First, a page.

There’s no way of speaking about this without sounding silly and girlish, but sorry, it has to be said: Valentino tonight was just utterly, lusciously all-round gorgeous. “I was thinking of paradises, about artists’ colonies of the past,” said designer Pierpaolo Piccioli. “There were reasons why artistic people went off to places like that—so they could live their identities,” he said. “Today, everyone is talking about escapism. But I don’t believe in that—l think everyone should just live their identities in the city, or wherever they are.”
Kristen McMenamy—her white-haired, elegant, individualist self—grandly led the parade in a voluminous black cotton off-the-shoulder dress. There followed lots of looks in black—each one effectively a different character sketch: an amazing slim black cotton lace dress with an asymmetric cape thrown over one shoulder; a tuxedo with a fine tulle ruffle spilling from the front; an incredible peasant dress with a bubble skirt and balloon sleeves.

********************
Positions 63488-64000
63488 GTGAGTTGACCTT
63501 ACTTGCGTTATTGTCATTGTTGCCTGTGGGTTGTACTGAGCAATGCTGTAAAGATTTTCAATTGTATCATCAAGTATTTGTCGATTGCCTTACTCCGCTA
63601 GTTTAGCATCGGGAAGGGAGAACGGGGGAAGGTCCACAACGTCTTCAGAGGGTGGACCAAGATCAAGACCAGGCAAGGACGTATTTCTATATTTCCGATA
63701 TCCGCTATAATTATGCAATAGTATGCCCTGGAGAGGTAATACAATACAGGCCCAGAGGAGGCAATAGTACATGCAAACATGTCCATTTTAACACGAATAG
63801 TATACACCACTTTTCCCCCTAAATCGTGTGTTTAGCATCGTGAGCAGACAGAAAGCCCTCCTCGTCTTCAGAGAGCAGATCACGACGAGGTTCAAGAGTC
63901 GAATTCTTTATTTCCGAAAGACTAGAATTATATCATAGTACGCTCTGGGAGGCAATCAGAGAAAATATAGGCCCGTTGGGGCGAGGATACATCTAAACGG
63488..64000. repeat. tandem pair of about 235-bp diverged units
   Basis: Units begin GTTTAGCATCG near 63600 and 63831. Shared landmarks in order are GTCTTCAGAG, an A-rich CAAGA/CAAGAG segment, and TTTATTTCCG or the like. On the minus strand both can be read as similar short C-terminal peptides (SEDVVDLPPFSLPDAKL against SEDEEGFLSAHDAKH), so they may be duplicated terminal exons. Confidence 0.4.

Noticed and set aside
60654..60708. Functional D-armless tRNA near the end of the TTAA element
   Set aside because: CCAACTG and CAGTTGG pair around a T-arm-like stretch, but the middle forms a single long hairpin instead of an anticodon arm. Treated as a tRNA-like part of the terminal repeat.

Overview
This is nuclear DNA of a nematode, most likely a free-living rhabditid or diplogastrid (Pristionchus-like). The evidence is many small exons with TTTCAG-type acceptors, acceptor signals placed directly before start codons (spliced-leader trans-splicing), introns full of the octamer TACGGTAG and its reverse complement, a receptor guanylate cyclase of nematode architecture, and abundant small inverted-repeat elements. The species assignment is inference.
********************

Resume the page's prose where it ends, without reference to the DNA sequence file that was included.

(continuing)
Then Piccioli went wild with color: Valentino red dresses, with fine fan-pleating going on; a jersey dress with a caped top, half which somehow ran around the back and joined its skirt; something delicious in fondant pink taffeta with balloon sleeves.
The variety—all this inclusive fabulousness of shape—was breathtaking. Then followed the print: wildly joyful patterns in colors inspired by Matisse and Gauguin—printed silk velvet pajamas, a purple and green curlicued hand-painted print. Somewhere near the end came a sequined and feathered emerald and lavender column that shimmered like a dream.
In a season when there’s been so much talk about the appreciation of couture dressmaking and craft skills, Piccioli just took it to the ultimate. It was as accomplished, as complexly cut—and as simple as that.